Style on Film: Rear Window

Alfred Hitchcock’s movie Rear Window (1954) is not only a masterwork of suspense; it’s also something of a fashion show with Grace Kelly/Lisa Freemont trotting out one gorgeous summer ensemble after another for both our and James Stewart’s delectation. After all, as James Stewart’s character points out: this is the Lisa Freemont “who never wears the same dress twice”.The costumes in this ravishing-looking film were designed by that doyenne of movie designers, Edith Head, and they had to highlight the differences between Lisa Freemont, socialite and model, and her relationship-shy guy, photo-journalist LB Jefferies. We know Lisa is a class act from the first moment we glimpse her in smouldering close-up, leaning in for a kiss – the simple, elegant single strand of pearls speaks volumes. If the pearl necklace and tasteful make-up didn’t immediately connote class and wealth, then Lisa’s description of her beautiful dress being “straight off the Paris plane” gets the message across. With its deep “V” neckline at the front and back,  and full, frothy skirt, it strikes the perfect Grace Kelly balance between sexy and chic, and was undoubtedly one of the most influential movie dresses of the 1950s. As you can see here, she wore it with a thin black patent belt, strappy black heels and a white cape and gloves.

According to Jay Jorgensen’s superb book, Edith Head – The Fifty Year Career of Hollywood’s Greatest Costume Designer (Running Press), Hitchcock’s brief to Edith Head was that Grace “was to look like a piece of Dresden china, nearly untouchable”. And yet, for most of the movie, it’s Lisa who is trying to seduce the incapacitated (he has broken his leg) Jeff … For her second seduction scene – where she’s thwarted by her man’s fascination with his neighbours and the possibility that one of them has bumped off his wife – Lisa is a vision of sophisticated sensuality in a black chiffon dress and the ubiquitous pearls, this time a triple strand necklace.

On the third evening of Jeff’s “last week” in his plaster cast, Lisa turns up looking suitably business-like in a sleek, mint-green skirt suit – after all, she is about to go into action as a detective, having been informed, by Jeff, that he saw their murder suspect going through a handbag stuffed with trinkets . As she unpins her veil and peels off her gloves, she explains to Jeff why this makes it all the more likely that he has done away with his wife: “Women don’t keep their jewellery in a purse getting all scratched and tangled up. And they don’t leave it behind either..”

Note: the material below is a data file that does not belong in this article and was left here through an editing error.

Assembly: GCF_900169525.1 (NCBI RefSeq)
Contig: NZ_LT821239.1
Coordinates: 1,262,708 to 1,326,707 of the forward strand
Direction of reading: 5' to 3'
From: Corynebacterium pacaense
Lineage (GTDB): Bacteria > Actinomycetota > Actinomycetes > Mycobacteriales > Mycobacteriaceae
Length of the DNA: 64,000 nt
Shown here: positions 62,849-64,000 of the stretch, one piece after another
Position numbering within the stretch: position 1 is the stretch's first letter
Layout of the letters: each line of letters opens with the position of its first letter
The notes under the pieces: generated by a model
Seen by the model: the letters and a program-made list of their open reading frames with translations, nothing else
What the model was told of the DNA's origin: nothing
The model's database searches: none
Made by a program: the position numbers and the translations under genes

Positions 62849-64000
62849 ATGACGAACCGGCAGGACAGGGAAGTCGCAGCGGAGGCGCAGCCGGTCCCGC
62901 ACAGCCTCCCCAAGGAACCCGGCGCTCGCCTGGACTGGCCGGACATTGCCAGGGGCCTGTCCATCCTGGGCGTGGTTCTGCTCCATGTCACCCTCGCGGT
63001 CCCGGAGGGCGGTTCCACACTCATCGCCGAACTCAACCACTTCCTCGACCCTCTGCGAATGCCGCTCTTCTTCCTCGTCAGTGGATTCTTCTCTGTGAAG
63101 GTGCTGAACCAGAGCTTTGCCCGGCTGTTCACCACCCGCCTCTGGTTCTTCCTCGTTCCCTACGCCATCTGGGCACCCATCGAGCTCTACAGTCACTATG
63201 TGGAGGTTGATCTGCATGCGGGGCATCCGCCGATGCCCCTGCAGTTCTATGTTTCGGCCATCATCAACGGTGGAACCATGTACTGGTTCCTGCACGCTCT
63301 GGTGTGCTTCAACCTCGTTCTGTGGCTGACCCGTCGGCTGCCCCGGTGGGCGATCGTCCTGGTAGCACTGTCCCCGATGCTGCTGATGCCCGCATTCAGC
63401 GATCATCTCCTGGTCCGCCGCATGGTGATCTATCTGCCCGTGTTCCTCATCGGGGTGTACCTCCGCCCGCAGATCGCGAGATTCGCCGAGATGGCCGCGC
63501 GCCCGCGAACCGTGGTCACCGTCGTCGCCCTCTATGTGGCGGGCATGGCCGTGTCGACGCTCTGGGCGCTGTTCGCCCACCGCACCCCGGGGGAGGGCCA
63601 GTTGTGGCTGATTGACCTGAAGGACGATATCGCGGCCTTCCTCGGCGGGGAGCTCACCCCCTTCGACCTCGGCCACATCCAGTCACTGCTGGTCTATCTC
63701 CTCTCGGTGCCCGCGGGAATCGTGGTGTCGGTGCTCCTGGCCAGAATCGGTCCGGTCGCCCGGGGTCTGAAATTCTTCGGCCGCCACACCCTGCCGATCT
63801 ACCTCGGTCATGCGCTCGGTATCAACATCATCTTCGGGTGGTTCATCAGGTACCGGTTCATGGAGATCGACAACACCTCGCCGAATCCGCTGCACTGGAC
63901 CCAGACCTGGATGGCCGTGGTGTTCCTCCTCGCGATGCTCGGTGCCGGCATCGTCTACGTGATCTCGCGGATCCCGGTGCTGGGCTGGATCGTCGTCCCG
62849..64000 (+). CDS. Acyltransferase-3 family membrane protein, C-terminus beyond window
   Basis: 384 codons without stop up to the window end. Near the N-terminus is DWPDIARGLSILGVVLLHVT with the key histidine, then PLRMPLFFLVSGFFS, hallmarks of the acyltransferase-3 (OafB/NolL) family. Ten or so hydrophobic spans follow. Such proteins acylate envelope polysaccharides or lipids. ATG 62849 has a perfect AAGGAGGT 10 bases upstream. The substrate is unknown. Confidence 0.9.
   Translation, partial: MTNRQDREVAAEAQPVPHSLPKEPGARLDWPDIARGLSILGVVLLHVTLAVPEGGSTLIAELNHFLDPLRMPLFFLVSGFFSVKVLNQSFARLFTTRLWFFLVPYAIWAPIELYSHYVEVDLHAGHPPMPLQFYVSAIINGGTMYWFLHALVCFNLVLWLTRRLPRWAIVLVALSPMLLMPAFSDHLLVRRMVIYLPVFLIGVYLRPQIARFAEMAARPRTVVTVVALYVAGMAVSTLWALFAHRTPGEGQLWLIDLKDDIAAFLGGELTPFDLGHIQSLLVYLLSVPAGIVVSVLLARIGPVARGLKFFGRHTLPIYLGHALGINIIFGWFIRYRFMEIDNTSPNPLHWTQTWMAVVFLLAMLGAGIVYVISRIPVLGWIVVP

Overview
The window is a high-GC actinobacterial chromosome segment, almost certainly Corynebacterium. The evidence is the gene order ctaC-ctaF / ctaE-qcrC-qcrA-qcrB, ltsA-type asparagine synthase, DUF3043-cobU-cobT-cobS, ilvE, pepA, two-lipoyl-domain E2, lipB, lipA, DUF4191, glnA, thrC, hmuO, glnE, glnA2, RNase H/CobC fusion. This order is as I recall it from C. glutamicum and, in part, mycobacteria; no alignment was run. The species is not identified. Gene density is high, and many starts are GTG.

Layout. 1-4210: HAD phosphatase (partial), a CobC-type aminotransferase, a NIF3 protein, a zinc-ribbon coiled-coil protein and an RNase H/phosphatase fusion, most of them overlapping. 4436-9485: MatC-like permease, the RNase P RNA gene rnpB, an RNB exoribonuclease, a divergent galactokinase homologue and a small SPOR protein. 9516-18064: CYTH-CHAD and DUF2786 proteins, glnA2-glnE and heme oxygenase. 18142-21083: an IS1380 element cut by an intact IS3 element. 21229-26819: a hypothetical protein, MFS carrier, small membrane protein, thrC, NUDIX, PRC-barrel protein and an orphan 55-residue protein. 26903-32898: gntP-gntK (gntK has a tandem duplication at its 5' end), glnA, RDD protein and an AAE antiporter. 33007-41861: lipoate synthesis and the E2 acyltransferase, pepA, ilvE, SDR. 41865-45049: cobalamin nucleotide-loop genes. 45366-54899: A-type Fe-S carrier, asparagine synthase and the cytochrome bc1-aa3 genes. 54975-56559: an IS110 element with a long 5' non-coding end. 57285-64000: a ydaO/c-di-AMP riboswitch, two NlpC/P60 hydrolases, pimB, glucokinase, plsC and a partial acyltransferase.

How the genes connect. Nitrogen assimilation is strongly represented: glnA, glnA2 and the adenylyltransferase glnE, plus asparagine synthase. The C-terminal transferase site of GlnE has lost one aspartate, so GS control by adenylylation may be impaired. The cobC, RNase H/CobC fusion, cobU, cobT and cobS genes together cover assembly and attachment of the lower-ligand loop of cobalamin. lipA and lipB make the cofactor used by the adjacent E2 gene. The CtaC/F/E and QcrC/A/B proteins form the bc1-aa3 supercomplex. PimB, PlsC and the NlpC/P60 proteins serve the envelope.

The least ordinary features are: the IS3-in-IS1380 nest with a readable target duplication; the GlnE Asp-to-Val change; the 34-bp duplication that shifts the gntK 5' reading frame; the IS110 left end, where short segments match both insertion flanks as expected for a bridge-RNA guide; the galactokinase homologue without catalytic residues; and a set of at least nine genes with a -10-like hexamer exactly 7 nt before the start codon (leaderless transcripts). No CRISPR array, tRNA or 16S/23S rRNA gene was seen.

For this scene, the single strand of pearls is back, along with plain, pearl disc earrings – but the whole effect is enhanced by Lisa’s beautiful satin halterneck top and, especially, the fabulous, clunkingly great, multi-strand pearl bracelet on her wrist. Not only does it add a bit of pearly pizazz to the elegant ensemble but it adds weight to Lisa’s case for the prosecution.. “Why, a woman going anywhere but the hospital would always take make-up, perfume and jewellery. .. It’s basic equipment. And you don’t leave it behind in your husband’s drawer.”Next, Lisa gives Jeff a masterclass in what else a woman would pack if she was going away for the night … an exquisite negligee. The story goes that when Hitchcock saw Kelly in this nightgown, he asked Edith Head to put in “falsies” to beef up her cleavage. But an indignant Kelly instead stiffened her back and stuck her chest out, and she and Head managed to convince the director that his instruction had been followed. The weakest link, in my view, in Grace Kelly’s wardrobe for Rear Window is the day dress she wears when Lisa goes snooping in the suspect’s apartment. It has always reminded me of curtains -albeit expensive ones.. See what I mean?I think the other issue I have with this frumpy frock is that I could equally imagine Stella (the wonderful Thelma Ritter), Jeff’s middle-aged, world-weary nurse, wearing it. I much prefer Lisa’s final look of the film – which is inspired by her man’s wardrobe, and which we see in a slow tracking shot, from the  Gene Kelly-style loafers up to the watermelon pink men’s shirt (which Head nipped in with a scarf ring at Kelly’s waist). 

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5 Comments

Filed under Movies, Style

5 responses to “Style on Film: Rear Window

  1. GiRRL_Earth

    Love this article! So well articulated. RW happens to be my #1 FAVORITE Hitchcock film.

    Regarding the Shirtwaist Dress: Although I see your point, I think the shirtwaist dress GK is wearing when she goes snooping says to me that although 99% of the time she looks the part of high society, this simple dress shows that adventure/sleuthing isn’t beneath her — if the fab Thelma Ritter had worn the dress, I doubt any of us would have taken notice, but with Grace, even a simple shirtwaist dress appears a cut above. I don’t know….maybe I’m off-base here. Seems to me GK could make a paper bag look fabulous.

    Great blog!

  2. One of my favourite films. What a great blog you have

  3. Sharon

    just love the clothes in this film. I even liked the red leather tote bag that Thelma carries her nursing gear in. Love, love love that clunky pearl bracelet!

  4. tiana

    Just found your blog. Old movies and fashion I just love it. Awesome job.

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